Salas Fights for Families Affected by Valley Fever
AB 1279 provides $2 million for Valley Fever research and reporting
SACRAMENTO – Assemblymember Rudy Salas (D-Bakersfield) introduced Assembly Bill (AB) 1279 which directs resources toward Valley Fever, a disease that affects residents in counties throughout California. Specifically, AB 1279 allocates $2 million for research and will establish guidelines for reporting cases of Valley Fever.
“Valley Fever has been reported from almost every county in California but 75% of cases have been found in people who live in the Central Valley and that is alarming,” said Assemblymember Salas. “The responsibility for identifying and warning the public of widespread diseases falls on local public health agencies, some of which have no set guidelines for defining epidemics. AB 1279 will invest in research and help health officials more accurately understand the disease.”
According to the Center for Disease Control, between 1999 and 2011, the rate of infection of Valley Fever in California rose more than 600 percent, from 939 cases in 1999 to 5,697 cases in 2011. Through June of 2016, Kern County reported 890 cases compared to 1,174 for the entire year of 2015. In the first month of 2017, there have been 26 confirmed cases of Valley Fever in San Luis Obispo County resulting in two deaths.
Inconsistencies in the reporting of cases make it difficult to target resources. Furthermore, California does not currently have an official statewide method of tracking the rate of Valley Fever infections. For example, last year the California Department of Public Health reported that Kern County logged 455 cases. Kern County itself, however, reported 890 cases to The Bakersfield Californian. In addition, reports of people infected with the disease from the CDC have never exceeded 23,000 cases nationwide, despite expert estimates that the disease infects more than 150,000 people across the Southwest alone, with 50,000 being sick enough to require medical attention.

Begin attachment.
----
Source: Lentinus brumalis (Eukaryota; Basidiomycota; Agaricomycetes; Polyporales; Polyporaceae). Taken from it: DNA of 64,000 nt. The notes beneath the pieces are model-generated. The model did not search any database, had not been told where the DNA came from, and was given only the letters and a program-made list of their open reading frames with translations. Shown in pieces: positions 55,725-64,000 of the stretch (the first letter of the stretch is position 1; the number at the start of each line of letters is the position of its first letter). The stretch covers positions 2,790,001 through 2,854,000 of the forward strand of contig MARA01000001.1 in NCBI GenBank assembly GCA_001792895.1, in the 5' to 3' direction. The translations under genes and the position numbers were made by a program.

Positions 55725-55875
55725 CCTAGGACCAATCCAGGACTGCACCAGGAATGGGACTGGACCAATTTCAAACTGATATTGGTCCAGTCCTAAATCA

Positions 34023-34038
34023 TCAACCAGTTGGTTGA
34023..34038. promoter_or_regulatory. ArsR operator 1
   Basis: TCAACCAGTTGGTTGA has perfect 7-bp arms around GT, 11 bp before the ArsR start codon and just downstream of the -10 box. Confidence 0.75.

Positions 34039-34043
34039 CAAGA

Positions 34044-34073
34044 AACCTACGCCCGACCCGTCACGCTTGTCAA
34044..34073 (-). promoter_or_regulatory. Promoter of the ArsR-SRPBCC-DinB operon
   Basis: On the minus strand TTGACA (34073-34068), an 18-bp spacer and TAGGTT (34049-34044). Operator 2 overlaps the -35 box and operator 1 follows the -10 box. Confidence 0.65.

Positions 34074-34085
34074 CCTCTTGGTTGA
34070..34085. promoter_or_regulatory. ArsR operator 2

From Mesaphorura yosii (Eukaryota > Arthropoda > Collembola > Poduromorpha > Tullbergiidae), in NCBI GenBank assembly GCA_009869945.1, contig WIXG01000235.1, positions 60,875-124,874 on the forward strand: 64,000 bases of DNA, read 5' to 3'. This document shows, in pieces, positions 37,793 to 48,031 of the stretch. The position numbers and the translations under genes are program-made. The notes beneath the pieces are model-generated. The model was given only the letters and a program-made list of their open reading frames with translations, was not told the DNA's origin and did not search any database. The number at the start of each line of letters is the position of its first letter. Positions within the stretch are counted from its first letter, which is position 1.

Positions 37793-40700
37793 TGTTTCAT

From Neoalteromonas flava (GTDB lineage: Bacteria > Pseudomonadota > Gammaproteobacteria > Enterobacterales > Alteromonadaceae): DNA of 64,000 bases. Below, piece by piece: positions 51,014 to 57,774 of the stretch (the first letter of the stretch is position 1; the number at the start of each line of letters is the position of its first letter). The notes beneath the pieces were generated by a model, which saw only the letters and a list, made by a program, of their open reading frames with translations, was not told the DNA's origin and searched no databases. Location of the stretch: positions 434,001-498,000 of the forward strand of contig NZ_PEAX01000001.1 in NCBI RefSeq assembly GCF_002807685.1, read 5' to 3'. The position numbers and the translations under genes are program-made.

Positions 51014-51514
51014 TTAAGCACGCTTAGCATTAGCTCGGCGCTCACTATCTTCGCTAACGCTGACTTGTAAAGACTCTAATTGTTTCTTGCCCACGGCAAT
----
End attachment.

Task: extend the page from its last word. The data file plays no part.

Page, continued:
Valley Fever is an infectious disease caused by a fungus called Coccidioides which lives in the soil and dirt in dry areas especially in parts of California affected by drought. The fungus usually infects the lungs causing flu-like symptoms. Most of the time symptoms get better on their own. Some people with Valley Fever may develop severe disease. When Valley Fever is severe, patients may need to be hospitalized and in rare cases, the infection can spread beyond the lungs to other organs. The disease is also found in some areas of Arizona, Nevada, New Mexico, Utah, and Texas, and parts of Mexico and Central and South America.